Selective attention to threat versus reward: Meta-analysis and neural-network modeling of the dot-probe task. Frewen, P. A., Dozois, D. J. A., Joanisse, M. F., & Neufeld, R. W. J. Clinical Psychology Review, 28(2):307--337, 2008.
Selective attention to threat versus reward: Meta-analysis and neural-network modeling of the dot-probe task [link]Paper  doi  abstract   bibtex   
Two decades of research conducted to date has examined selective visual attention to threat and reward stimuli as a function of individual differences in anxiety using the dot-probe task. The present study tests a connectionist neural-network model of meta-analytic and key individual-study results derived from this literature. Attentional bias for threatening and reward-related stimuli is accounted for by connectionist model implementation of the following clinical psychology and affective neuroscience principles: 1) affective learning and temperament, 2) state and trait anxiety, 3) intensity appraisal, 4) affective chronometry, 5) attentional control, and 6) selective attention training. Theoretical implications for the study of mood and anxiety disorders are discussed.
@article{frewen_selective_2008,
	title = {Selective attention to threat versus reward: {Meta}-analysis and neural-network modeling of the dot-probe task},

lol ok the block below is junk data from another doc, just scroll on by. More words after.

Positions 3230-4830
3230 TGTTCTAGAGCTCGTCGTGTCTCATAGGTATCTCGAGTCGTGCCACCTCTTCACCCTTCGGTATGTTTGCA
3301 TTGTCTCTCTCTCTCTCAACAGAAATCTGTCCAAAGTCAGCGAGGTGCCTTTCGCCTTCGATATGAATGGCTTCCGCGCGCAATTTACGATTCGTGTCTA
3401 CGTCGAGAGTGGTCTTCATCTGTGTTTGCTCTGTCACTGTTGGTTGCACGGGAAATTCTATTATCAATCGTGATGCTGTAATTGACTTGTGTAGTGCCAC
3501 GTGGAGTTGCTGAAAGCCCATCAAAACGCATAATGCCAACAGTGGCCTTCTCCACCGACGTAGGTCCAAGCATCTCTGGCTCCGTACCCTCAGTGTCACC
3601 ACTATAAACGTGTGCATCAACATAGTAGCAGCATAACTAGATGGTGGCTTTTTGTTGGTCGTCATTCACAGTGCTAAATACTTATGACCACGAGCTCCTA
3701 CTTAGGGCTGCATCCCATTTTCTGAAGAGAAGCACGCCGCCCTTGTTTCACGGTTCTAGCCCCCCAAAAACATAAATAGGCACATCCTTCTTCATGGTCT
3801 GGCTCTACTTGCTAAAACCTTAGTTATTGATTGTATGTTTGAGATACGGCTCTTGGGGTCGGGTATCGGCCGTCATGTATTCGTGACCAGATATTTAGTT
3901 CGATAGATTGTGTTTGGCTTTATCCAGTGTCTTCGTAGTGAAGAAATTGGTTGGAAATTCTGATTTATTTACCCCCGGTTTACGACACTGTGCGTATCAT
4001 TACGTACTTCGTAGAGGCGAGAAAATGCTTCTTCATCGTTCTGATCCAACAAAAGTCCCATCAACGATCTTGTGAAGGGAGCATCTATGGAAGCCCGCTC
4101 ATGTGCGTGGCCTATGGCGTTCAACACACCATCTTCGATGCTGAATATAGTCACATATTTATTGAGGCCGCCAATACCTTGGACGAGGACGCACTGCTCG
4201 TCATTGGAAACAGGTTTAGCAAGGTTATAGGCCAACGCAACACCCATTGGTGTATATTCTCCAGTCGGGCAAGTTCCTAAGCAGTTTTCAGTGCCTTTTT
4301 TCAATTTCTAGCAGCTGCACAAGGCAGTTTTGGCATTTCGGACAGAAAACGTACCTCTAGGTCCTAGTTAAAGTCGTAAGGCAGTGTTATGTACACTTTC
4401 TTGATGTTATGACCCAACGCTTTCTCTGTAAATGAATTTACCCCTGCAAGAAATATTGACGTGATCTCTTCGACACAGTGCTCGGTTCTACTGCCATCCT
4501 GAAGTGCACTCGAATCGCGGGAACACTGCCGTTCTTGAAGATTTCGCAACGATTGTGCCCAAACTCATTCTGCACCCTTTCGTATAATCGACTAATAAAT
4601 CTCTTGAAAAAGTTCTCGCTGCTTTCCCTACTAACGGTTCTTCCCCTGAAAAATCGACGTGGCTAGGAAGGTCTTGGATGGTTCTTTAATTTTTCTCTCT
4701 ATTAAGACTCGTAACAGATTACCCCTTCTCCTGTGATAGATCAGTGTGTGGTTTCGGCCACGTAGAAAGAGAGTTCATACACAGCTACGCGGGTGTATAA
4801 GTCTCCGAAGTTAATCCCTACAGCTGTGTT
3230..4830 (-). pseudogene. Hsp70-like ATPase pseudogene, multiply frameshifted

volume = {28},
	issn = {0272-7358},
	shorttitle = {Selective attention to threat versus reward},
	url = {http://www.sciencedirect.com/science/article/pii/S0272735807001067},
	doi = {10.1016/j.cpr.2007.05.006},
	abstract = {Two decades of research conducted to date has examined selective visual attention to threat and reward stimuli as a function of individual differences in anxiety using the dot-probe task. The present study tests a connectionist neural-network model of meta-analytic and key individual-study results derived from this literature. Attentional bias for threatening and reward-related stimuli is accounted for by connectionist model implementation of the following clinical psychology and affective neuroscience principles: 1) affective learning and temperament, 2) state and trait anxiety, 3) intensity appraisal, 4) affective chronometry, 5) attentional control, and 6) selective attention training. Theoretical implications for the study of mood and anxiety disorders are discussed.},
	number = {2},
	urldate = {2015-08-06TZ},
	journal = {Clinical Psychology Review},
	author = {Frewen, Paul A. and Dozois, David J. A. and Joanisse, Marc F. and Neufeld, Richard W. J.},
	year = {2008},
	keywords = {Amygdala, Connectionism, Dot-probe task, Reward, Selective attention, Threat, anxiety, depression, neural network},
	pages = {307--337}
}
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